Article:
P51
The global political bioeconomy; flex crops, bio-production and the future of agriculture.

Convenors:
Molly Bond (University of Bristol)
Elizabeth Fortin (University of Bristol)
Location:
Daubeny Laboratory (Magdalen College)
Start time:
12 September, 2016 at 14:00
Session slots:
1

Short abstract:

This panel will foster discussion on the politics and transformations of the global bioeconomy for agriculture, livelihoods, land-tenure and sustainable development. How are relations between scientists, importers, exporters and growers of biomass changing or reinforcing the global North and South divisions?

Long abstract:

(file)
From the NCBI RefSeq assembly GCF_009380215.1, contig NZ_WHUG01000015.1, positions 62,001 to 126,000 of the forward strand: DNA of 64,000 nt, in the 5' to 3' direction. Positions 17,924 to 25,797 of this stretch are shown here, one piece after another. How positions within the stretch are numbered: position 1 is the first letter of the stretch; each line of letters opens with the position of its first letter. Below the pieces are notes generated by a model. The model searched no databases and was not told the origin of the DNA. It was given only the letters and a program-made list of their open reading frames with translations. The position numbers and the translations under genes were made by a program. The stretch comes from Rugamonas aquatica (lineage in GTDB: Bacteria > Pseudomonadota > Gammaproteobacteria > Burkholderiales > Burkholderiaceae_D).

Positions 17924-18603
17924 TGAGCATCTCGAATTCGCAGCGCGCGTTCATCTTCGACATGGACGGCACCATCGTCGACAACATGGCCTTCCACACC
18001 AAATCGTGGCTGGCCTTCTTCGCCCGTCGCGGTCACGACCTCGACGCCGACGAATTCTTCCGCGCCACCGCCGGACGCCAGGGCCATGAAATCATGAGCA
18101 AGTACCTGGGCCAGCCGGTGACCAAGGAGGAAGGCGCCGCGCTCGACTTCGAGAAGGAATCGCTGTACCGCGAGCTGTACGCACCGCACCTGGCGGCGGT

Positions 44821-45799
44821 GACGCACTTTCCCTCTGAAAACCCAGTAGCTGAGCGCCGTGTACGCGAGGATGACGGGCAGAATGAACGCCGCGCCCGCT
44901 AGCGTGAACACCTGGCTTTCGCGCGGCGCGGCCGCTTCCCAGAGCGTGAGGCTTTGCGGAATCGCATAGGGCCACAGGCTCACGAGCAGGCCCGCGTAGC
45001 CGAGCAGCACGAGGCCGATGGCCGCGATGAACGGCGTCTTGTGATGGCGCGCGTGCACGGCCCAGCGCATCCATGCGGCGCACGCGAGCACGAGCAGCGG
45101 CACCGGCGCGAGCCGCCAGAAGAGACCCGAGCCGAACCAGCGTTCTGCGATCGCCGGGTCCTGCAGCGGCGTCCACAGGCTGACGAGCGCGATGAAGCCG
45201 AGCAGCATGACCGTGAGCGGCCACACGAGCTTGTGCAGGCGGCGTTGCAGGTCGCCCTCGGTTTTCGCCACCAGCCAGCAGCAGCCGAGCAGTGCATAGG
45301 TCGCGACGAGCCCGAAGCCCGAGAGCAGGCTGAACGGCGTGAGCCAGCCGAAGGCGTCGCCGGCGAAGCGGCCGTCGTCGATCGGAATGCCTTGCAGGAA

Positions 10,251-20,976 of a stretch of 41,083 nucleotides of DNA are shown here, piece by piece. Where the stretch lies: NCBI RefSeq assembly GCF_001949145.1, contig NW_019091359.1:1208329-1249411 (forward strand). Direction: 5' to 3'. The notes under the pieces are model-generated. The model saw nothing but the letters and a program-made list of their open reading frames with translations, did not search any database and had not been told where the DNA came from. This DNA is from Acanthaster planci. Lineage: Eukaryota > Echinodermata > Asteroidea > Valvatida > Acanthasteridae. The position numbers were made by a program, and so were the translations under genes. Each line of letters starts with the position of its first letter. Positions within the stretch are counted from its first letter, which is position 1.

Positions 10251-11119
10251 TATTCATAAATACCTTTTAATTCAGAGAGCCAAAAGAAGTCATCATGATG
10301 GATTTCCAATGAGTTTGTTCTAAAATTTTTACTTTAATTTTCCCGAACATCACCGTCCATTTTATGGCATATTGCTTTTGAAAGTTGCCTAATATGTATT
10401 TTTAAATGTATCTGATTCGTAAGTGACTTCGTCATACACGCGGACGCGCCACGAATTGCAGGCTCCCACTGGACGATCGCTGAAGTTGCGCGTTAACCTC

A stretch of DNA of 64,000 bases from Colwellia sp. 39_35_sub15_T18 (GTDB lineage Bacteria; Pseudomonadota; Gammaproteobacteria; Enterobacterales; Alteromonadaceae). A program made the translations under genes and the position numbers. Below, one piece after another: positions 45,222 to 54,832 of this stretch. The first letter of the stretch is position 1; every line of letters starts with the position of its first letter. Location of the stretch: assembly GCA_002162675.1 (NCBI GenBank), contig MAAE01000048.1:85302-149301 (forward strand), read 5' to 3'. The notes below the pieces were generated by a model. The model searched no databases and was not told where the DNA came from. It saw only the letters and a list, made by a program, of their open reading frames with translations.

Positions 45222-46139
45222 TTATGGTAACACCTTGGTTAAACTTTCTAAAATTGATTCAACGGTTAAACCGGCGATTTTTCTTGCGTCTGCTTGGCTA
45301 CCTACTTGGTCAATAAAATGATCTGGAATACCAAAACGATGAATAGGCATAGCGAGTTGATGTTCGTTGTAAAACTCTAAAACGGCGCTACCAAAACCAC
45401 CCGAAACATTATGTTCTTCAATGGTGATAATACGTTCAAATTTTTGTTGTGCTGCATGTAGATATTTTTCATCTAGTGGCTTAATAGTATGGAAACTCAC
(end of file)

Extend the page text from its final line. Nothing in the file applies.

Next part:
Under the banner of sustainable development and greener capitalism, the global bioeconomy has been promoted as a technological and economic way of delivering what the UN has titled the 'Future We Want'. The US, EU, OECD (and others) have produced policy documents for the future bioeconomy. These political agendas essentially promise the same thing; that 'addressing the grand societal challenges' of the 21st Century - (economic growth, social development and environmental sustainability) - can be achieved by transforming the carbon found in biomass (biological resources) into any commodity currently produced by fossil carbons, the bases of almost all globally traded energy, chemical and material commodities. New research has begun exploring the implications of this bio-industrial shift to trade, development and agriculture. With 86% of biomass located in the global south, a new international division of labour in agriculture between exporters and importers of biomass is emerging (World Economic Forum 2010). Certainly the rise of flex crops (crops such as sugarcane that can be grown flexibly for biofuel-electric-plastic or for biotechnological conversion) are early evidence of this (Borras et al 2016). This panel will consider how the bioeconomy and the growing demand for biomass can avoid repeating the negative impacts that biofuel production had upon food security, land-tenure, and livelihoods. The panel invites papers that consider various issues and implications of the bioeconomy for sustainable development. And aims to foster discussion on the rise of flex crops, lessons from biofuels, next-generation biotechnology, bio-industrial production networks, dynamics between biomass exporters and importers, and the constellations of political, economic and corporate power arising in and between global (bio)economies.